But each and every definition in these laws is outstanding. It is amazing that something that existed in 1860 covered circumstances today. Look at the Terrorist and Distruptive Activities (Prevention) Act (TADA) or the Prevention of Terrorism Act, 2002 (POTA). Both are badly drafted laws. The reason for the present review is not clear.

Do you also feel that the setting up of this committee at a time when a lot of normal functioning of society has been paralysed is another example of executive overreach?

If at all it requires any review, it should have been done by the Law Commission and no one else. It was bypassed even when the Verma Committee was set up. The 2003 Justice V.S. Malimath Committee’s recommendations on the criminal justice system have not been implemented. Justice Malimath, a retired judge of the Karnataka High Court and Kerala High Court, traveled all over the country. His recommendations are still pending and now we have another committee.

When the Bharatiya Janata Party (BJP) came to power in 1999, it wanted to review the Constitution. A committee was also set up to review the working of the Constitution. Then A.P.J. Abdul Kalam remarked that it needed to be seen whether it was the Constitution that had failed us or the people who had failed the Constitution. That same logic applies. From the Constitution we have come to criminal law now.

There are some who believe that the objective of the committee is to establish and strike a coherence between the various laws. It comprises widely respected and accomplished academics but lacks representational diversity, which has attracted criticism. Do you feel this is a valid criticism?

There is nothing called coherence between various laws. Criminal law is divided according to the subject matter. There are subject matters or laws dealing with each offence. Our procedural law is not colonial. It came about in 1973. So, there is no need to review that. If being a colonial law is the only criterion, the question of coherence does not arise. I don’t think these academics should be in this committee or dominating the committee as they don’t have any understanding of criminal law.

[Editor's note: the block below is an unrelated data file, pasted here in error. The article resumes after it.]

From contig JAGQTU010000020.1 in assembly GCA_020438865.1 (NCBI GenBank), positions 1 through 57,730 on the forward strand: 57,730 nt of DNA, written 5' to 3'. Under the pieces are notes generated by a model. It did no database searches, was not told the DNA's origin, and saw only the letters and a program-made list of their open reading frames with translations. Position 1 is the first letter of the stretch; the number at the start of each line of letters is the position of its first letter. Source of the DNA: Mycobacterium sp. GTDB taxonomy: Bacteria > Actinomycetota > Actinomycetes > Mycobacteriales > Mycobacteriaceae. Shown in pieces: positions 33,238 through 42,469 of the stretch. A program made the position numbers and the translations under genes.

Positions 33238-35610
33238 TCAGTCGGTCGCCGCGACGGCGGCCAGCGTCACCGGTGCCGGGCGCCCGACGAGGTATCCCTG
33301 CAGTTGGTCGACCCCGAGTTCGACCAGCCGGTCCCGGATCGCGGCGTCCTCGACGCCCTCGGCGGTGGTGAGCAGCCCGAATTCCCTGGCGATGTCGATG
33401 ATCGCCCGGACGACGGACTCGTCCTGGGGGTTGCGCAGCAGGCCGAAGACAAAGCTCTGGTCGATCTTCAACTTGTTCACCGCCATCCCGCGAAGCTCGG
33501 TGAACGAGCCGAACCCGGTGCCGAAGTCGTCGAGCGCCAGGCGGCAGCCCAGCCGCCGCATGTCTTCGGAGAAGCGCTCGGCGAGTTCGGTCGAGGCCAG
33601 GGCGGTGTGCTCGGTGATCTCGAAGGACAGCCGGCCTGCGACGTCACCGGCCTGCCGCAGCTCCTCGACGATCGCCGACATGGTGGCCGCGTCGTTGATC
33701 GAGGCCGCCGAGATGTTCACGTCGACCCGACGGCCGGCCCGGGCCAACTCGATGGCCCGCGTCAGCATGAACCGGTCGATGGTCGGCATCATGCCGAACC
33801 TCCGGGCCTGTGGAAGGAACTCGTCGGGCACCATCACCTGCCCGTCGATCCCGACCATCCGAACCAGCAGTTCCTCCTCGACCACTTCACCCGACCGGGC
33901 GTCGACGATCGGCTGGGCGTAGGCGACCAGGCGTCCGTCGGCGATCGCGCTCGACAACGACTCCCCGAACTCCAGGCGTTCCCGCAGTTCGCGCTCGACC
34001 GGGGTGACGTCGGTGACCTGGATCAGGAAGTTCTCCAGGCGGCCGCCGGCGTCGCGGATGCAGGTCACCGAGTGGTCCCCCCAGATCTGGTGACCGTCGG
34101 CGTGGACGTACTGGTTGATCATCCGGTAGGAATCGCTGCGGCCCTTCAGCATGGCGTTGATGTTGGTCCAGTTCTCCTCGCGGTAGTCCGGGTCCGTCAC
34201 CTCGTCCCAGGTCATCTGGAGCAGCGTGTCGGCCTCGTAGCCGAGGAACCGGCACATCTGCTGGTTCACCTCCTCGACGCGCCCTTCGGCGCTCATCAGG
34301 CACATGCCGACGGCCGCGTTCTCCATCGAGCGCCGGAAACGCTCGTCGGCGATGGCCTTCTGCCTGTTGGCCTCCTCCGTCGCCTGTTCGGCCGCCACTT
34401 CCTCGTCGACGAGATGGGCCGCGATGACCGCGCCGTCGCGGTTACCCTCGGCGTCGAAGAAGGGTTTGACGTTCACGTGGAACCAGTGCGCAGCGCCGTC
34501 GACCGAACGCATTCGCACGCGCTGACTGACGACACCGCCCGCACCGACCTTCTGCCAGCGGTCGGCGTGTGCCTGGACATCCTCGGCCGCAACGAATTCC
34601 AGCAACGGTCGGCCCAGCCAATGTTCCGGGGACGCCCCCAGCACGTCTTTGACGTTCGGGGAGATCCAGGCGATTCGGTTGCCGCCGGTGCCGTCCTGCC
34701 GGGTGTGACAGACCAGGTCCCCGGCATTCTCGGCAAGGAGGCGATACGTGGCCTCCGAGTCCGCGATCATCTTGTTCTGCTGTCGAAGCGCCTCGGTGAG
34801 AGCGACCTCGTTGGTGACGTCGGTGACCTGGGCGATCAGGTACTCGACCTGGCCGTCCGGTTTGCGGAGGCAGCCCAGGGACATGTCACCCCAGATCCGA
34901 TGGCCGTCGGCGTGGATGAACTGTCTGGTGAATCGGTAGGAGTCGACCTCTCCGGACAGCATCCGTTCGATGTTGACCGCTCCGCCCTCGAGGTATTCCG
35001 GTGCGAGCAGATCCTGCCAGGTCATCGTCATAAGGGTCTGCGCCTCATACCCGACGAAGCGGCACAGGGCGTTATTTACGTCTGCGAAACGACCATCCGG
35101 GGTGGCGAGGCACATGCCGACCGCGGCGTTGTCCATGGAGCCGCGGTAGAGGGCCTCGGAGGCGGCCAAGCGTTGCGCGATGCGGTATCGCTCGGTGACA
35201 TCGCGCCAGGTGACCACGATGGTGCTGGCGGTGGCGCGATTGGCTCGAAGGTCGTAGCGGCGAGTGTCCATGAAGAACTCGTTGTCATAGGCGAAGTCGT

Why only academics? They only teach what is laid down by the courts. There are journalists, engineers who can also be in the committee. Having one member from the Bar Council and another judge here and there doesn’t serve any purpose. Let there be more judges and lawyers in the committee. There is diversity even in the interpretation of the law. There are laws dealing with crimes against women that are applied in a regressive manner in some parts of the country, but in States with a better education level, the experience is different.

If at all we are going ahead with this committee, it should be diverse.

Do you feel that this kind of a consultation would lead to substantive changes in criminal law, especially the way it is applied in lower, trial courts?

We have judgments interpreting provisions of criminal law since 1860. Until 1947, the Privy Council’s interpretations were the highest call. We have had the Supreme Court since 1950. It has consistently interpreted these provisions, which constitute law and used as case law by judges and lawyers. Now they want to re-haul these laws, which is like going back to square one. A matter goes to the trial court, which gives an interpretation; then it goes to the High Court, which interprets it in its own way and then it travels to the Supreme Court, which again has to apply its mind. It is a sheer wastage of judicial time. This is unsettling what is a settled position. It will lead to nothing, just more confusion.